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As in every industry, the number of general managers (GMs) that are considered above-average is far less than those who can perform the routine tasks of their position. With the inherent challenge in this job and the lack of training available in the industry, it can also be argued that the percentage of GMs with advanced skills is far less in the carwash industry than in other businesses.
This second article builds on the first one published last month and outlines what it takes to be considered an above-average performer as a conveyor carwash manager.
Advanced skills are grouped into two primary areas. The first is repair. Knowing how to make small repairs on site, knowing what parts to order and from where, and being able to quickly and correctly get a carwash operating again is definitely a set of skills that should be considered advanced.
The second area is trouble-shooting. Being able to diagnose problems correctly is every bit as important, because managers need to know they are fixing the right problem. Trouble-shooting skills for equipment, chemicals, and computer systems are all slightly different.
Equipment malfunctions are easily observed in terms of symptoms. Chemicals are even simpler in terms of diagnosis, but can often take longer to solve because of issues like water quality, water pressure, chemical consistency, and the fragility of the chemical application system. And, as far as computers go, anybody who has ever sat on the phone for hours with their software provider can tell you that it is another body of knowledge entirely to resolve these issues.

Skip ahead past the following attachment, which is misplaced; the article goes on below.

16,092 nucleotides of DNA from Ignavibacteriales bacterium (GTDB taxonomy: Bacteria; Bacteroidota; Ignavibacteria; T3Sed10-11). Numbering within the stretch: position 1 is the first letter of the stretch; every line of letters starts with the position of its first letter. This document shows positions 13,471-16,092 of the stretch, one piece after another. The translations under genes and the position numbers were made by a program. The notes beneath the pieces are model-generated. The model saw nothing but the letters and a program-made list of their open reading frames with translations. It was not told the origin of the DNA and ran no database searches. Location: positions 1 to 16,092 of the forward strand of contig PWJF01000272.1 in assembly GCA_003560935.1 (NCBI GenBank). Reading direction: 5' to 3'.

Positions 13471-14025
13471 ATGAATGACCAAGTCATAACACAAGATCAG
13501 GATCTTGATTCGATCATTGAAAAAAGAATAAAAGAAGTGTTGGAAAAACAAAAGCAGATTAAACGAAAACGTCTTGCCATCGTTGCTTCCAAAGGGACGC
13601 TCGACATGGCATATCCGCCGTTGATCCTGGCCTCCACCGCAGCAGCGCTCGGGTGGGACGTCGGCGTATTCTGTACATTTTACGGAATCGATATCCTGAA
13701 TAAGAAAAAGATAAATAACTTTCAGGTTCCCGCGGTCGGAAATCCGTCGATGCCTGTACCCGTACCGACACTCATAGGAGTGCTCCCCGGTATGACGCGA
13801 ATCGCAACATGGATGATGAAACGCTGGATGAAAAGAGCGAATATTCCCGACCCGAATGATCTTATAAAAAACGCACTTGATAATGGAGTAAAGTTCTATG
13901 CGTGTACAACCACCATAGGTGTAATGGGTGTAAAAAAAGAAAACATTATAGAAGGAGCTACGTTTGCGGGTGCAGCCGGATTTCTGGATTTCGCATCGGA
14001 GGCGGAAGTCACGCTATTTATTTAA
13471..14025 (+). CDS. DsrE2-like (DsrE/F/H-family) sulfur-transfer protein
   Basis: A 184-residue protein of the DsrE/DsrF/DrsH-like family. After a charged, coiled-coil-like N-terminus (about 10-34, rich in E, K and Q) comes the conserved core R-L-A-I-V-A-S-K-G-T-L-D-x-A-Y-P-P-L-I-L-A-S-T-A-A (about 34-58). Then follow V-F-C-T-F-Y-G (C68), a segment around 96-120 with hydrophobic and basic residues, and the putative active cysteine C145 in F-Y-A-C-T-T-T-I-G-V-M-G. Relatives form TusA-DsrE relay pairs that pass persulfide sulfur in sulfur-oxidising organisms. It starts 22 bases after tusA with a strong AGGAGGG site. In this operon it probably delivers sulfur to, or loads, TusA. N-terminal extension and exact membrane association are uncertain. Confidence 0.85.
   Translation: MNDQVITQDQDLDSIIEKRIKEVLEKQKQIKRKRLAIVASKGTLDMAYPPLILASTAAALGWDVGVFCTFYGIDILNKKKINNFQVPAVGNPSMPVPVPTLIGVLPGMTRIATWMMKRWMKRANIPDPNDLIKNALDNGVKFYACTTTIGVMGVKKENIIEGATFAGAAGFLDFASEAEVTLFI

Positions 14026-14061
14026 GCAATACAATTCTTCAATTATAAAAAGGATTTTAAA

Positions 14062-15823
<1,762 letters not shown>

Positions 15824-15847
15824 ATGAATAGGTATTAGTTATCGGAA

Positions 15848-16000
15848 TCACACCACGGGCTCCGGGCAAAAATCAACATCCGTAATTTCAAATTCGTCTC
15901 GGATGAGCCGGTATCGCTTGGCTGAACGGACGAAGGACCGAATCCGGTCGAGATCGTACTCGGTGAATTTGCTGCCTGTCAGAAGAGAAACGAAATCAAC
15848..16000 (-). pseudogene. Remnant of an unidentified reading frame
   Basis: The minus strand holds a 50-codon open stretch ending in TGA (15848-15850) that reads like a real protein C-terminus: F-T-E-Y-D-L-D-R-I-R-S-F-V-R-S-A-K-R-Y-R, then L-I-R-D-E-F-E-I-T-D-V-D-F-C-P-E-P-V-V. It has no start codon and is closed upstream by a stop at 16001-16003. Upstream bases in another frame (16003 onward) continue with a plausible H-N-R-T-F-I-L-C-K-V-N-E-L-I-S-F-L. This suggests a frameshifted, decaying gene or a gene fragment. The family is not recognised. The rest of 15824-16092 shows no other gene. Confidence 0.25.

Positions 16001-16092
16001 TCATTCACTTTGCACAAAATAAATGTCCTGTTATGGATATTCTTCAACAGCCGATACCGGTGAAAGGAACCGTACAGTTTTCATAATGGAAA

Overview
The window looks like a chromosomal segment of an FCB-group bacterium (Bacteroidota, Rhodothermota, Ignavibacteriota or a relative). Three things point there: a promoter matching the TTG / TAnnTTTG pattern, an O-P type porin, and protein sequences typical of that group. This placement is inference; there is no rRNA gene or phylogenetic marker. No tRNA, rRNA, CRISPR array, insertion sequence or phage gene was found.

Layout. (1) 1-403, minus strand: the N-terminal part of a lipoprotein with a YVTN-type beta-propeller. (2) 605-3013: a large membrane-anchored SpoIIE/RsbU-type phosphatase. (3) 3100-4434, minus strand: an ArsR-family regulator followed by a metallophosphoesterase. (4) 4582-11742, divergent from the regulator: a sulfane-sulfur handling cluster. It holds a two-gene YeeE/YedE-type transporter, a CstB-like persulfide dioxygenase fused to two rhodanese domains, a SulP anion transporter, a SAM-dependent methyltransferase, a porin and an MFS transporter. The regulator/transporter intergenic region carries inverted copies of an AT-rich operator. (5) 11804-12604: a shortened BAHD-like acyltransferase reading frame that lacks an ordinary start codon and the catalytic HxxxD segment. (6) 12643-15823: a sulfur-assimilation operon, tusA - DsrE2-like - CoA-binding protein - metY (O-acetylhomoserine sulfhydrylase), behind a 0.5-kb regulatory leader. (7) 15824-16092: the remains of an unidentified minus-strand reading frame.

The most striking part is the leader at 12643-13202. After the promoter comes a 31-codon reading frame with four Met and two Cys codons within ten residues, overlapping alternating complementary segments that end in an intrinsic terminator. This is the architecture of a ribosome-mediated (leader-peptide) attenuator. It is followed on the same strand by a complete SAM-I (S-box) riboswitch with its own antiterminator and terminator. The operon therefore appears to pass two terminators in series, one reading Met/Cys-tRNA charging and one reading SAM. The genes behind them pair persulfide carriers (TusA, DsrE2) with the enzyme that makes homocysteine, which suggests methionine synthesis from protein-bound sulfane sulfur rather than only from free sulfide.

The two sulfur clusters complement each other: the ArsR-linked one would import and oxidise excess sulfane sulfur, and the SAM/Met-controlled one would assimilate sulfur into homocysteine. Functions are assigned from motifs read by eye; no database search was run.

If you visit a site with an above-average manager, depending upon whether the wash is slow or busy, you often see evidence of different skills.
If it is a slow day employees are still performing their tasks at a normal rate of speed. Why? Because a smart manager knows that production workers need to deliver the service to the customer at the same standard of time. Managers with advanced skills don’t let a slow day change the habits of their people. The reason that this is important is that when you are busy, making the line disappear at the entrance attracts more customers. This is called “making cars” by industry veterans.
When you really see an advanced manager’s skills at work is when the location is exceptionally busy and the staff size is appropriate; i.e., not over-staffed. To manage on a busy day and maintain a low labor percentage requires that the staff has been highly cross-trained so that people can be shifted around where needed, the focus on quality does not slip, and everyone is moving at a slightly higher rate of speed.